A volcano near Manila spewed a massive cloud of ash into the sky on Sunday, forcing the precautionary evacuation of thousands of residents, authorities said.

Government seismologists recorded magma moving toward the crater of Taal, one of the country’s most active volcanoes located 65 kilometers (40 miles) south of Manila.

That increases the chances of an eruption that could happen “within days to within weeks” if such activity continues, Renato Solidum, chief of the Philippine Institute of Volcanology and Seismology, said.

Taal’s last eruption was in 1977, he added.

A kilometer-high column of ash was visible and several volcanic tremors were felt within the vicinity of the volcano, which is popular among tourists for its scenic view.

The local disaster office said it had evacuated over 2,000 residents living on the volcanic island, which lies inside a bigger lake formed by previous volcanic activity.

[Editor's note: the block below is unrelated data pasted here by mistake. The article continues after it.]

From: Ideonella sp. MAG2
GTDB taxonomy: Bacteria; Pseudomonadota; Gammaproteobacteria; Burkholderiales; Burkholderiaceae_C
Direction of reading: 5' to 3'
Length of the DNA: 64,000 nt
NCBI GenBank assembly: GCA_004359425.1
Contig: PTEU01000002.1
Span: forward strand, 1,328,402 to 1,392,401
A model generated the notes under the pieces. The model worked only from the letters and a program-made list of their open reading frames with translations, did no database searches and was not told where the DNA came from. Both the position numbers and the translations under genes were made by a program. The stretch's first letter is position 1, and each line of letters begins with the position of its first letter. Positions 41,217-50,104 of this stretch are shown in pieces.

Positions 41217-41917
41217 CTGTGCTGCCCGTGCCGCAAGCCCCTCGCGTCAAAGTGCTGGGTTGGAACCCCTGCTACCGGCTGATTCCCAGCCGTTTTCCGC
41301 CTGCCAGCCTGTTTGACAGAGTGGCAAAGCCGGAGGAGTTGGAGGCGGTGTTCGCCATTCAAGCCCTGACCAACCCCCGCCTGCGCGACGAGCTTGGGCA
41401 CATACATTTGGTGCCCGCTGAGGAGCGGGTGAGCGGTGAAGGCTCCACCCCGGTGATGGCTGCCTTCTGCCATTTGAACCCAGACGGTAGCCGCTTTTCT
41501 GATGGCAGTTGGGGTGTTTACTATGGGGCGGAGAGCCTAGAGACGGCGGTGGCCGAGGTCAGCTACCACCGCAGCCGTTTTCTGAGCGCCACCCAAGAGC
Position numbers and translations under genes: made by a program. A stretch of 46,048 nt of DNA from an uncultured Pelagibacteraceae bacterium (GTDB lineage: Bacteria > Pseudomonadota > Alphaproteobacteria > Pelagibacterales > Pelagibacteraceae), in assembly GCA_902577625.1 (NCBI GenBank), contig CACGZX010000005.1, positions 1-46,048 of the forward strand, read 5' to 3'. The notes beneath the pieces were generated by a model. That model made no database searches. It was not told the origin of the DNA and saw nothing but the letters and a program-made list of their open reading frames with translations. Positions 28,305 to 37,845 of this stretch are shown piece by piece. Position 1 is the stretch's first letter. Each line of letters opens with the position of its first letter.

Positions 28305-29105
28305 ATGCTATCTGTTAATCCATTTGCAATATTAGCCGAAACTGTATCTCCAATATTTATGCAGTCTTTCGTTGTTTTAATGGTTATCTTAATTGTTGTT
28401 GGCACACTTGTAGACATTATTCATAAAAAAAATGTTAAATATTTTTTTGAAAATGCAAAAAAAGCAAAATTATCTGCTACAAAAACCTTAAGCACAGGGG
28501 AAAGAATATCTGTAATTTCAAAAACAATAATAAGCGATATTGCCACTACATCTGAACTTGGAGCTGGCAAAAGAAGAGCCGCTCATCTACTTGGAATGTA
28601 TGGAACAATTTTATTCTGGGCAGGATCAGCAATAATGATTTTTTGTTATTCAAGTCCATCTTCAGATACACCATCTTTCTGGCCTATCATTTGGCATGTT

Solidum said officials will also order the evacuation of people living on another island nearby if the situation worsens.

Earthquakes and volcanic activity are not uncommon in the Philippines due to its position on the Pacific “Ring of Fire,” where tectonic plates collide deep below the Earth’s surface.

In January 2018, Mount Mayon displaced tens of thousands of people after spewing millions of tons of ash, rocks, and lava in the central Bicol region.

Arrivals at Manila airports were also “on hold” after the volcano spewed ash, airport officials said.